Obama confident that Britain will make "an orderly transition" out of EU
Barack Obama said that he was confident Britain will make "an orderly transition" out of the European Union, after the British people voted in favour of leaving the bloc
US President Barack Obama said on Friday that he was confident Britain will make "an orderly transition" out of the European Union, after the British people voted in favour of leaving the bloc.
At the beginning of his speech at the closure of the 2016 Global Entrepreneurship Summit at Stanford University, Obama said a few words about Britain's exit, or "Brexit," from the EU.
The president noted that he has been in contact with British Prime Minister David Cameron and with Germany's Chancellor Angela Merkel to analyse the situation, EFE news agency reported.
"David has been an outstanding friend and partner on the global stage. Based on our conversation, I'm confident the UK is committed to an orderly transition out of the EU," the president said.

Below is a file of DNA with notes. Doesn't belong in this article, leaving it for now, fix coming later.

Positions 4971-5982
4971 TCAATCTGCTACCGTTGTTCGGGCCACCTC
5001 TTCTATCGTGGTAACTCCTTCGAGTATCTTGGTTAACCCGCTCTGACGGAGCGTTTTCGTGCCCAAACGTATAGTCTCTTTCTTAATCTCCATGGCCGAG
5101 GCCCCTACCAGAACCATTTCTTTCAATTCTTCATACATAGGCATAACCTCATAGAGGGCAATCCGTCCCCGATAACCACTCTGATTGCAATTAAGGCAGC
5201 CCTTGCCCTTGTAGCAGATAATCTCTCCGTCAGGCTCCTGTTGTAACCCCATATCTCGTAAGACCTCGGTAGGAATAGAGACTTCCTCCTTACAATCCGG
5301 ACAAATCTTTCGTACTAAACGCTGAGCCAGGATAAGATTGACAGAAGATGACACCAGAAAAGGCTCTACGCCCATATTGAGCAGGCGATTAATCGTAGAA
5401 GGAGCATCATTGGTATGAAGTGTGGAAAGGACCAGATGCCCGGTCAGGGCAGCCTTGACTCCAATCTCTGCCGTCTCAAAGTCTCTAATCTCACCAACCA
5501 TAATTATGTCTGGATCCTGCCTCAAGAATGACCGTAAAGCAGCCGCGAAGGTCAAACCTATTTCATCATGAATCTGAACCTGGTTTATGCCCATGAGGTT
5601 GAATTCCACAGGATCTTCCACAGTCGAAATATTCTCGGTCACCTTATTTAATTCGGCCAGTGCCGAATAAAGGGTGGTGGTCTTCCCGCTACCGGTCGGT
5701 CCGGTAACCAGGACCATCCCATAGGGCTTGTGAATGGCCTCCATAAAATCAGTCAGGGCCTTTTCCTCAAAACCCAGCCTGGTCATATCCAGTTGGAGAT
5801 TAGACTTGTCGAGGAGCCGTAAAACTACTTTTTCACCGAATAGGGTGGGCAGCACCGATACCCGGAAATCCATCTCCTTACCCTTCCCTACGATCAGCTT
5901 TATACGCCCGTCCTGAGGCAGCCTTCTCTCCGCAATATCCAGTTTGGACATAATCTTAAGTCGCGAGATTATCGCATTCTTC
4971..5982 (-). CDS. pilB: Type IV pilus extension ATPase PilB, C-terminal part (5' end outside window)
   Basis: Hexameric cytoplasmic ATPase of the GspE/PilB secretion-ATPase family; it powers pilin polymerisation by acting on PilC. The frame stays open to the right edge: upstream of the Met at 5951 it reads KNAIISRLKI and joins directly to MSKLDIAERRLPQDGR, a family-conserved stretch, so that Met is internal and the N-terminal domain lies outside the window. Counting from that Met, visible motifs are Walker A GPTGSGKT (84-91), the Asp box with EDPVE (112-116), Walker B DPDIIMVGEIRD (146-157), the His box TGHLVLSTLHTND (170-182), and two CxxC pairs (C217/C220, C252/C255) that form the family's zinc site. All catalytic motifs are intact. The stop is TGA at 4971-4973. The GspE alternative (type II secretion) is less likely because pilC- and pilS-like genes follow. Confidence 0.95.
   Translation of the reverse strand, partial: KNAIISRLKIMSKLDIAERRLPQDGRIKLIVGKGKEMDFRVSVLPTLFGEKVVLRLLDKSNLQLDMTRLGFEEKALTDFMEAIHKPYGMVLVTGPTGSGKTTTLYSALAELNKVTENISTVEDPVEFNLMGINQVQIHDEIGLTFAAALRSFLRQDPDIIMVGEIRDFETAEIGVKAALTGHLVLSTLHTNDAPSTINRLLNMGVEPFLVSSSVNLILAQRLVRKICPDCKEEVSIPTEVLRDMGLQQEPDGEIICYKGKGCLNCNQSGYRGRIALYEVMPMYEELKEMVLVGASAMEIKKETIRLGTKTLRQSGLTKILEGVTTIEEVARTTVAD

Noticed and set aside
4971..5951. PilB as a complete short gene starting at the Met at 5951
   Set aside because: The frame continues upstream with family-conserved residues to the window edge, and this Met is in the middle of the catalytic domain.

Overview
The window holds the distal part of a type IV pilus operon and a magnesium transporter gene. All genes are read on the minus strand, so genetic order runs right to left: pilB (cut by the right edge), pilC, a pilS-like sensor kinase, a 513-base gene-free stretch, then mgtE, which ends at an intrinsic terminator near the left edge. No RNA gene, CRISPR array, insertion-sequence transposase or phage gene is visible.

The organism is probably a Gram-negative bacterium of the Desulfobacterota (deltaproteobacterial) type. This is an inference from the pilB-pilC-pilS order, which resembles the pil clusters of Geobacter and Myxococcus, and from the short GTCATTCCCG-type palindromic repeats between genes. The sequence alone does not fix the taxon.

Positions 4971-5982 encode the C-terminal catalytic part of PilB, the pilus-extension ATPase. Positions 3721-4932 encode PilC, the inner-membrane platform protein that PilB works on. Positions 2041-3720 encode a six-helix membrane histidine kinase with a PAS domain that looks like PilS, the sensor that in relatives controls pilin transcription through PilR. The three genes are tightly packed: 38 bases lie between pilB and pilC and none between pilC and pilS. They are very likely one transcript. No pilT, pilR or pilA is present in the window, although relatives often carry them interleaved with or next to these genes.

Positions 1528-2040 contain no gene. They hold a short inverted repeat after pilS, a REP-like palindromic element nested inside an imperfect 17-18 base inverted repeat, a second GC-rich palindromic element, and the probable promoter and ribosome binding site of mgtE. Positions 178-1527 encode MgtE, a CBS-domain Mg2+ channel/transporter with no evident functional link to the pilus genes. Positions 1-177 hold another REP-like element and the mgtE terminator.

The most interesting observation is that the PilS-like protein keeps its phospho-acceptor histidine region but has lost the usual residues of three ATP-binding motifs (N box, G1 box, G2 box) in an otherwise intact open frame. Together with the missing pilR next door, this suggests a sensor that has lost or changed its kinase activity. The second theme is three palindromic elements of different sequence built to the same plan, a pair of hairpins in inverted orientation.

"We agreed that our economic and financial teams will remain in close contact as we remain focused on ensuring economic growth and financial stability," he said.
The president said the result of the referendum shows the "challenges" facing society today, but insisted that the United States "will not change" its economic and security relations with either Britain or the EU.
"I do think that yesterday's vote speaks to the ongoing changes and challenges that are raised by globalisation. But while the UK's relationship with the EU will change, one thing that will not change is the special relationship between our two nations. That will endure," Obama said.
The US president said that while Britain will continue to be an "indispensable" ally, NATO will remain a "cornerstone of our global security".
"Our shared values including our commitment to democracy and pluralism and opportunity for all people in a globalised world -- that will continue to unite all of us," Obama said.